She is very sensible and has road sense too that's the only reason why I let her walk on her own.

I think it is good for her to have her own independence

2
236 440

I think that depending on your area, how close you live to school, and whether there's a sidewalk or not are really important factors, as well as your child's maturity. And I would always prefer it to be at least a 2-3 kid group. My son was an old man at age 3, and has always been super-responsible. I think had we lived within a couple of blocks of the school and had there been a good sidewalk, I could have let him walk home from school at age 8 or 9 (he's 15 now). My older daughter is iffy, though. If she's having fun she can ignore the world around her. She's now 12, and I'm *still* not positive I'd let her walk home alone under those circumstances--maybe with her brother or in a group. My youngest is kind of in the middle of the two personality-wise and just turned 7. She's not there yet. Maybe at 9 or 10.

But we live in the country and there are no sidewalks so it's moot.

2
6 13

My children's elementary school does not allow children to go anywhere without parent signatures or parent permission. The child must be accounted for at all times, even after dismissal. If they ride the bus, the parent must sign a notice at the beginning of the school year so they ride the bus every day to and from school. If it's a one day thing, you must send a note in with your child, signed, stating that they will be riding the bus to a particular place (a day care, after school care, your house with someone to collect them off the bus, etc. School buses do NOT let children off the bus unless there is someone at the stop to pick them up. If there is not, then the child gets taken back to the school and a parent gets called to come pick them up.). If you drive them, you must be there in the car, ready to sign them out. If you walk to pick them up, you must sign them out every day. It has to be an adult-a legal guardian,or a relative or nanny that comes to pick them up.There are no "we live two houses down, she/he can just walk home by themselves". The school looks out for each and every student to ensure their safety.

I will personally allow my son to walk home off the bus (the three blocks away that the school bus stop is at) with classmates by the time he's in middle school. This all providing I have a job by then. If not, I'll meet him at the stop, and then we'll go get his little sister from the elementary school together.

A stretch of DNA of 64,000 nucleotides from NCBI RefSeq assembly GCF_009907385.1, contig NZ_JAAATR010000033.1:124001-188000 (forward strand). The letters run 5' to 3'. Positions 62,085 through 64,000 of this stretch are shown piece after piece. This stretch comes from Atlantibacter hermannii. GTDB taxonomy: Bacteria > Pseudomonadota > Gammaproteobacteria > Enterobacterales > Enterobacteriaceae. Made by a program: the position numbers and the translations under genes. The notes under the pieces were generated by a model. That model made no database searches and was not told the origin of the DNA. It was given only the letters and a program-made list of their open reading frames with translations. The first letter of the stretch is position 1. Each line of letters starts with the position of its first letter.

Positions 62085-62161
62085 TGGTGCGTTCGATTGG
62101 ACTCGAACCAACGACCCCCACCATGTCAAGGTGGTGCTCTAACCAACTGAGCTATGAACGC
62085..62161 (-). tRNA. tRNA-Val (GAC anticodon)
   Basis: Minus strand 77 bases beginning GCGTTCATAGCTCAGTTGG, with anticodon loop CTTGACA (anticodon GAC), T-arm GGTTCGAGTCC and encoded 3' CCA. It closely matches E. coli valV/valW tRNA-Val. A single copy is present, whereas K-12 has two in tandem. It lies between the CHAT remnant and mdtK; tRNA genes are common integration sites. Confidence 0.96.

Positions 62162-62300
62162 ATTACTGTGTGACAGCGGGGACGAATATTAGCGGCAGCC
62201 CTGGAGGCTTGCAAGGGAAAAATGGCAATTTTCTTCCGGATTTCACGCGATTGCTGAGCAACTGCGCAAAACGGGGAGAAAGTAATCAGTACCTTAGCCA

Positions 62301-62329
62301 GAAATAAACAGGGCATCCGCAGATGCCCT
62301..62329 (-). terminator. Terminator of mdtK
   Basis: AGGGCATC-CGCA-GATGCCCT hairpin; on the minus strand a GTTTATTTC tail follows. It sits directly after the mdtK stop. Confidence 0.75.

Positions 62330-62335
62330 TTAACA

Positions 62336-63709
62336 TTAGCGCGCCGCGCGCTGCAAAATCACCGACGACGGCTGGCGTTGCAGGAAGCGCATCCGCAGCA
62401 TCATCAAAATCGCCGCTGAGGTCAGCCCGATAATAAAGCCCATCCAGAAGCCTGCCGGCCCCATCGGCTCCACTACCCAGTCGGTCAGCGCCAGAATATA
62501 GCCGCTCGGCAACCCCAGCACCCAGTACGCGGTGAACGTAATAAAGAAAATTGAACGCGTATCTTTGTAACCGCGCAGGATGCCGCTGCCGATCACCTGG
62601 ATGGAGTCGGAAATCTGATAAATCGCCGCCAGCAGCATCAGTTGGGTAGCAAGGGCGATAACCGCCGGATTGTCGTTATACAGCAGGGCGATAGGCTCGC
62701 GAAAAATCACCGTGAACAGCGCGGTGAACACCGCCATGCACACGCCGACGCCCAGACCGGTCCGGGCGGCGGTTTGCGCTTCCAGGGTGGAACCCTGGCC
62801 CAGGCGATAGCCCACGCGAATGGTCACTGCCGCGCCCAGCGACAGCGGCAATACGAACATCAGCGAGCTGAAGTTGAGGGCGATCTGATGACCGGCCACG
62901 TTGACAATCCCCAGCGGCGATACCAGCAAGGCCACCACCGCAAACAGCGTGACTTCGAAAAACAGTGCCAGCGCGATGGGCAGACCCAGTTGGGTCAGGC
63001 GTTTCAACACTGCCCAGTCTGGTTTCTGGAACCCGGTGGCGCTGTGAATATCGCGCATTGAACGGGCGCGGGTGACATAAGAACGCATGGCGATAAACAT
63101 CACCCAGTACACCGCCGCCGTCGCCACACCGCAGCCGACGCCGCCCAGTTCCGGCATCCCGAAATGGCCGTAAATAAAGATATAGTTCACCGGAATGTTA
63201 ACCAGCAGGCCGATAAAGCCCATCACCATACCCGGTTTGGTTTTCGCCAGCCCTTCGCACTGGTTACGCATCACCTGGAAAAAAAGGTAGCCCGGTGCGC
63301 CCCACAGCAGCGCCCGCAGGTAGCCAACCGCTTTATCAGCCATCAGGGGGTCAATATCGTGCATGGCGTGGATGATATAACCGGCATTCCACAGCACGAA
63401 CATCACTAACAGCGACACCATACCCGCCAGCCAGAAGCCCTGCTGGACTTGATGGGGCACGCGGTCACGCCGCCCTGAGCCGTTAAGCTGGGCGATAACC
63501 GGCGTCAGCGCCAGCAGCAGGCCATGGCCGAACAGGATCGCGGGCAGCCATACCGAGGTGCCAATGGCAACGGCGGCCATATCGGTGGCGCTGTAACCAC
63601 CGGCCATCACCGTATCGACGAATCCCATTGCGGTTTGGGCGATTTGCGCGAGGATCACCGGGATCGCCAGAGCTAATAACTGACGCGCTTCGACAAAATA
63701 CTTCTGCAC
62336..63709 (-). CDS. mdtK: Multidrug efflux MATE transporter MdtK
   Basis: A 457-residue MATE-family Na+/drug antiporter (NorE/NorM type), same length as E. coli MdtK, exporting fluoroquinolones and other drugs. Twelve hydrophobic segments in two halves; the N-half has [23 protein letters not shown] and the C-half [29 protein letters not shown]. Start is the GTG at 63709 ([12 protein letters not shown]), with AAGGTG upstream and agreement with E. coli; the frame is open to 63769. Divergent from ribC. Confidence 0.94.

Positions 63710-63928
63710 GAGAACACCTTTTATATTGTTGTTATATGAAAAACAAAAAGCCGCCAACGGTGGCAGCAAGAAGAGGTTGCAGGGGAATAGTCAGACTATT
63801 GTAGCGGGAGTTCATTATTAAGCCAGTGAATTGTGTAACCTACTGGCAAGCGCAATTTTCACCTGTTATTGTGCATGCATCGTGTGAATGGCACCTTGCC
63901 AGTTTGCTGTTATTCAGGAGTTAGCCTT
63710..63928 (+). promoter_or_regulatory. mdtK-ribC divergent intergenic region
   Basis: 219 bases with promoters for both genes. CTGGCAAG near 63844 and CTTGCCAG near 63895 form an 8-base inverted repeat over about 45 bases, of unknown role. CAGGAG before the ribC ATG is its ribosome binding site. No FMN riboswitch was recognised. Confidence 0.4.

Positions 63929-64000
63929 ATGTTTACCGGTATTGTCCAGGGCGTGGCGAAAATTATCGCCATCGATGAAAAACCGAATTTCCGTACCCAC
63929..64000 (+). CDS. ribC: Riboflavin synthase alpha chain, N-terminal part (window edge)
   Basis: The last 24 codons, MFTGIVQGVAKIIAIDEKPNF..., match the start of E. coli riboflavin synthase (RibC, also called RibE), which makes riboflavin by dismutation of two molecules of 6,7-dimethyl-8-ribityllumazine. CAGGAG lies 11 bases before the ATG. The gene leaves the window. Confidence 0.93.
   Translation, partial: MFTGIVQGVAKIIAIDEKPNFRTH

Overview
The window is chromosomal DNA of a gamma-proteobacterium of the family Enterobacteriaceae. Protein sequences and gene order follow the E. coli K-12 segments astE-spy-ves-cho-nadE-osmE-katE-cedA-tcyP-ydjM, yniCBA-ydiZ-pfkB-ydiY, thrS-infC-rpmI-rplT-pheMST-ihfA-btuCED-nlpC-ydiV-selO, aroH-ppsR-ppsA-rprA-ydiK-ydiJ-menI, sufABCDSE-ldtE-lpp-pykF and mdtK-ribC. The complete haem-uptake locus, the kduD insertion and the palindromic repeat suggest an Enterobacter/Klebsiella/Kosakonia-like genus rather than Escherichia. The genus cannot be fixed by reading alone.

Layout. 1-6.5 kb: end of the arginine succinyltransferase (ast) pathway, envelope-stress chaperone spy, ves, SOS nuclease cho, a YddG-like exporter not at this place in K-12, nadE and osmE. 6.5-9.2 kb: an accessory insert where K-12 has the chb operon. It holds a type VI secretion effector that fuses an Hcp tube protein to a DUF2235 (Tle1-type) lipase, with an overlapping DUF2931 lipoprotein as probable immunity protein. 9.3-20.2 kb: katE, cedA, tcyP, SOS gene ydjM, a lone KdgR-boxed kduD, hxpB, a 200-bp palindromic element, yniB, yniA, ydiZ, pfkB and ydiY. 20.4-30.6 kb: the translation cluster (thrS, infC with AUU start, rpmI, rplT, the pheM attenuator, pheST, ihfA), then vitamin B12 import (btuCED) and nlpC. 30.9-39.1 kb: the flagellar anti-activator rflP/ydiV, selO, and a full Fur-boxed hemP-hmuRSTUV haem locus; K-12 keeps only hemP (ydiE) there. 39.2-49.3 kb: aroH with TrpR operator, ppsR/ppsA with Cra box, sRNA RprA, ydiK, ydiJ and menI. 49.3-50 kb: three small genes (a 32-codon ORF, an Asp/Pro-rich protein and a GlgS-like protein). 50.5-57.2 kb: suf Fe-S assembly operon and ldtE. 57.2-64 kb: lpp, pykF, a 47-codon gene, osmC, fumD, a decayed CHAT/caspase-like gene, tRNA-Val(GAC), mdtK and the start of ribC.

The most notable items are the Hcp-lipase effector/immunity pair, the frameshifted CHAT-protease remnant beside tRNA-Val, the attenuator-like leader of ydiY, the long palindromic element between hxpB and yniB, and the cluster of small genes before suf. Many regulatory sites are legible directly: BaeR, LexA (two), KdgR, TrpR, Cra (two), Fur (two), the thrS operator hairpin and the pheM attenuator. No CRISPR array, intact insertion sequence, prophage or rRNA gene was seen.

1
36 5

There isn't a magic age, but kids need to gradually build up to independance and the coping skills to deal with anything that occurs when not under adult supervision. We all know 3 is too young but at 16 we hope our kids will be pretty able to cope without us breathing down their necks ... my strategy was to first allow them to walk into school (the grounds were pretty big, taking 5 minutes from the gate) then the short distance to school on public roads (5 minutes, one small no through road to cross), after this we built up to the postbox, then the shop ... by 10 they took the bus (ordinary public, no school buses in UK cities) to school 3 miles, this year they want to travel to their grandmothers 180 miles away by train, I haven't made up my mind yet whether to let them go, or take the week off and drive them, its a few months off still.

My advice to to build up to it, even if its letting them go across the park to the icecream man with their money, or sending them in a shop to fetch something from another aisle. At 6 most kids can cope with short journeys alone - in many countries all kids go alone to school by then - but the age for travelling to school is very dependant on where you live in relation to the school.

1
14 25

The one thing that will help you make that decision is walking it with your child. You can not know how to help your child until you do it with them. You also need to talk to them (a lot) about what to do and actually practice it. For example: They need to go knock on the door of the "safe" person's home with you and tell that person that they will be walking by every day.
I do not think kids should walk alone(without friends), until they are physically and mentally able to defend themselves. Not before high school. I worried much more about bullies or teasing then abduction. So, our focus was on standing up for yourself. They have both been able to do that.

1
0 25